This will matter later when there are issues that are big things to you. One of our biggest household rules is “You won’t get in trouble s long as you tell the truth.” While this may seem a dangerous precedent to set, emphasizing the importance of truth and communication early is worth any lip biting I might have to do over the years when I want to get all upset about something they did. This is much the way I was raised. I told my mom when I was in fourth grade and had my first sexual thoughts. When I was fifteen and snuck out to a party, I called my father to come get me when I got uncomfortable. I answered a few questions on the ride home: “Were there drugs and alcohol?” Yes. “Where were your friends?” In the bedrooms with boys. He said he was proud of me for calling and white knuckled it home. I trusted my parents the same when I was five as I did when I was fifteen as I did when I was twenty five. It’s a pattern of behavior. It is difficult to go from strict elementary disciplinarian to teen confidant and back again very effectively. Trust—or conversely fear—stick around. 

Start talking about sex as early as makes sense for your child. And keep the conversation going from penises and vaginas to “What’s that hair there for?” to bodily smells and emotional consequences and oral sex and orgasm. Sexual education doesn’t take place during “The Big Talk.” It’s  series of smaller learning experiences where kids can ask questions and feel comfortable with your answers. If you wait until puberty, you’re too late for either the information giving or for that trusting communication thing.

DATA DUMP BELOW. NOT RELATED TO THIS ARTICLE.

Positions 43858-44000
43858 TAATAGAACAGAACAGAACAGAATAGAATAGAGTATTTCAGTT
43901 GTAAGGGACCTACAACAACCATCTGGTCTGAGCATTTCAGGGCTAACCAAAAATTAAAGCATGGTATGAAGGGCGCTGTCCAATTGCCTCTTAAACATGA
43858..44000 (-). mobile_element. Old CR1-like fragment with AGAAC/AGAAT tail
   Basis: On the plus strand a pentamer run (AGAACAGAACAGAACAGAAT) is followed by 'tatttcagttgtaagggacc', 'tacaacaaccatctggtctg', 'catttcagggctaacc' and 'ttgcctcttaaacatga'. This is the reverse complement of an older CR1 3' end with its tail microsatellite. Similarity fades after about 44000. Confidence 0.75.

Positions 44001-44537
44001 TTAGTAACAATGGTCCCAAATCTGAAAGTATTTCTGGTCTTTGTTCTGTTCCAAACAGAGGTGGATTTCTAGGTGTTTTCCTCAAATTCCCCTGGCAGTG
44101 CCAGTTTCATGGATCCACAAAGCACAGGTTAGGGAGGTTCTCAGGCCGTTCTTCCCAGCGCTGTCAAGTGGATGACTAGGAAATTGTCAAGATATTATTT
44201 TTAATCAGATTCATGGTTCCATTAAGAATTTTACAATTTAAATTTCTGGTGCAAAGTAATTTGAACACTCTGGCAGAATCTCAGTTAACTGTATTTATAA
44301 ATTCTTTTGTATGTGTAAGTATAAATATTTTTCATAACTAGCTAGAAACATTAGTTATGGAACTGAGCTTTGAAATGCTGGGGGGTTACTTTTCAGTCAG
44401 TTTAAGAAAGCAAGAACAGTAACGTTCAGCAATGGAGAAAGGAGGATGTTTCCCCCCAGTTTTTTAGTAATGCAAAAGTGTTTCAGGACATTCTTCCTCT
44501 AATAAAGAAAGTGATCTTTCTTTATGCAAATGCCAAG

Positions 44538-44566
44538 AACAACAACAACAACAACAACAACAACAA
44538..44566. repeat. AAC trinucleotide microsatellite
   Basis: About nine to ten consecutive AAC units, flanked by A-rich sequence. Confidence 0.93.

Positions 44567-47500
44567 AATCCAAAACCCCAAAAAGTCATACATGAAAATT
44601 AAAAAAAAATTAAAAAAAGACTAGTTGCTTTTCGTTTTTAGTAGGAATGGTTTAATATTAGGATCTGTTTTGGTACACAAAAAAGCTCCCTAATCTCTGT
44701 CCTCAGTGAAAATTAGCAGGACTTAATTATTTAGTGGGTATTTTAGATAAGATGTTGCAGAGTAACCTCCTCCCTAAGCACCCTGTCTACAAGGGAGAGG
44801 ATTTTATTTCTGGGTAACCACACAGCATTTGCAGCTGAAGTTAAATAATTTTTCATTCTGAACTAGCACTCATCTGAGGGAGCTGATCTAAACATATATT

Is My Child Being Abused?

This is the biggest concern for many parents. How would I know? Would they tell me? While some kids can be a little secretive (or frightened), there are a few warning signs you can look out for.

Non-specific Stress Signals in Children:

  • Withdrawal from you or the family
  • Becoming clingy or throwing a fit when you must be separated
  • Anger outbursts
  • Nightmares or sleeping problems 
  • Changes in eating habits (too much or too little)
  • Regression to younger behaviors (bedwetting, etc.)
  • Self harming behaviors
  • Running away (usually older children)

Warning Signs Specific to Abuse:

  • Acting out sexual scenes with toys or objects
  • Sexual behaviors that are inappropriate for age (dry humping, etc.)
  • Using unfamiliar words for body parts, from “flower petal” to “cock”
  • Discomfort or bruising around private parts or mouth
  • Talking about an older friend caregivers are not aware of
  • Talking about someone who consistently tells them that they are “special” (again, not concerning in all cases, but the grooming process often involves singling children out in this way to build trust)